“If there were any plan in the universe at all, if there were any pattern in human life, surely it could be discovered mysteriously latent in those lives so suddenly cut off. Either we live by accident and die by accident, or we live by plan and die by plan.”  Wilder.

"Mother Nature holds the cards here on the ability of ground personnel to enter the slide area. It is essentially a slurry," Washington Gov. Jay Inslee told reporters Sunday.”

“If nothing else, Noah succeeds as pure spectacle, offering up nightmare sights and sounds of Old Testament reckoning that top anything previously brought to the screen.”  Peter Howe, The Toronto Star.

“The people of this world moved about in an armor of egotism, drunk with self-gazing, athirst for compliments, hearing little of what was said to them, unmoved by the accidents that befell their closest friends, in dread of all appeals that might interrupt their long communion with their own desires. These were the sons and daughters of Adam from Cathay to Peru.”  Wilder.

“Though rescue teams will keep looking for survivors, Pennington said it's less likely by the day that anybody will be found alive.  We as a community, as a county are moving toward a recovery operation," he said. Chief Travis Hots told reporters that "the situation is very grim."  "Total devastation. I mean, it's just unbelievable.”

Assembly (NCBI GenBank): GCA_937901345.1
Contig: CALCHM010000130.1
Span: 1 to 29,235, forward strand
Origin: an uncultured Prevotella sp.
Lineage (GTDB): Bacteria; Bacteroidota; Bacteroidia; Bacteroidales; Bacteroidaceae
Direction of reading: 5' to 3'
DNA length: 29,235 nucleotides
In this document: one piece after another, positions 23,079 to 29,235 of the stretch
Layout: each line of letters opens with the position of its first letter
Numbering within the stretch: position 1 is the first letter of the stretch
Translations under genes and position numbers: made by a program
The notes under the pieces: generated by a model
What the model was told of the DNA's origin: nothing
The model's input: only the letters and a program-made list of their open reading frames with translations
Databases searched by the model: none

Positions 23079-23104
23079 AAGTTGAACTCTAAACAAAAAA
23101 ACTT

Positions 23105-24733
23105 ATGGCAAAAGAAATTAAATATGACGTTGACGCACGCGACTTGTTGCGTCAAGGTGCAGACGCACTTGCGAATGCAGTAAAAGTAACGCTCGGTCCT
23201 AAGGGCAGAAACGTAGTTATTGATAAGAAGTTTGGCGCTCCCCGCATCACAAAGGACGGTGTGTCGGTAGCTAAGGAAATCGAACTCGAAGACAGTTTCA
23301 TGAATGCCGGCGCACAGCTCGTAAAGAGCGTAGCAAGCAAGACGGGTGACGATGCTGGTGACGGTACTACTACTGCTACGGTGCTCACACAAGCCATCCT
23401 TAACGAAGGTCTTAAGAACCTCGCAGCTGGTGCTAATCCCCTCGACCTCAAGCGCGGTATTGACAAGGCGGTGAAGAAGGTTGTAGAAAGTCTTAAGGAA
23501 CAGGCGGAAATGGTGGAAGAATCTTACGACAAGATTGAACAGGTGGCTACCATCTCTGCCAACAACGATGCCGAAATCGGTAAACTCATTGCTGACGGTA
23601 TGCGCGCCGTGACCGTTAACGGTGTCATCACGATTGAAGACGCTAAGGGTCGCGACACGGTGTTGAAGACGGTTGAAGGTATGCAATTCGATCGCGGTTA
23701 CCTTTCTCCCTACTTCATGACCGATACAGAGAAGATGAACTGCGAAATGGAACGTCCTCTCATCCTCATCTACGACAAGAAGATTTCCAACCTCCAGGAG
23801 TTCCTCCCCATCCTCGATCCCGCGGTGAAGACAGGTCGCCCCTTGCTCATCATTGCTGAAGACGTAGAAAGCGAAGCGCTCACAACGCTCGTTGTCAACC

“But soon we shall die and all memory of those five will have left earth, and we ourselves shall be loved for awhile and forgotten. But the love will have been enough; all those impulses of love return to the love that made them. Even memory is not necessary for love. There is a land of the living and a land of the dead and the bridge is love, the only survival, the only meaning.”  Wilder.

“Suffer in peace, abandon yourself; go, like Abraham, knowing not where. Receive from the people the comfort that God will give you through them.  We must love the hand of God that strikes and destroys us. Oh, excellent use of our substance! Our nothing glorifies eternal Being....Let us be the holocaust that the fire of love reduces to ashes.”  Fenelon.

The point to take home is the message the movie leaves you with, which works regardless of your faith (or lack thereof). Humans are inherently flawed. How we deal with those defects is what truly matters.” Rene Rodriguez, Miami Herald.

Arc-builders or cross-makers?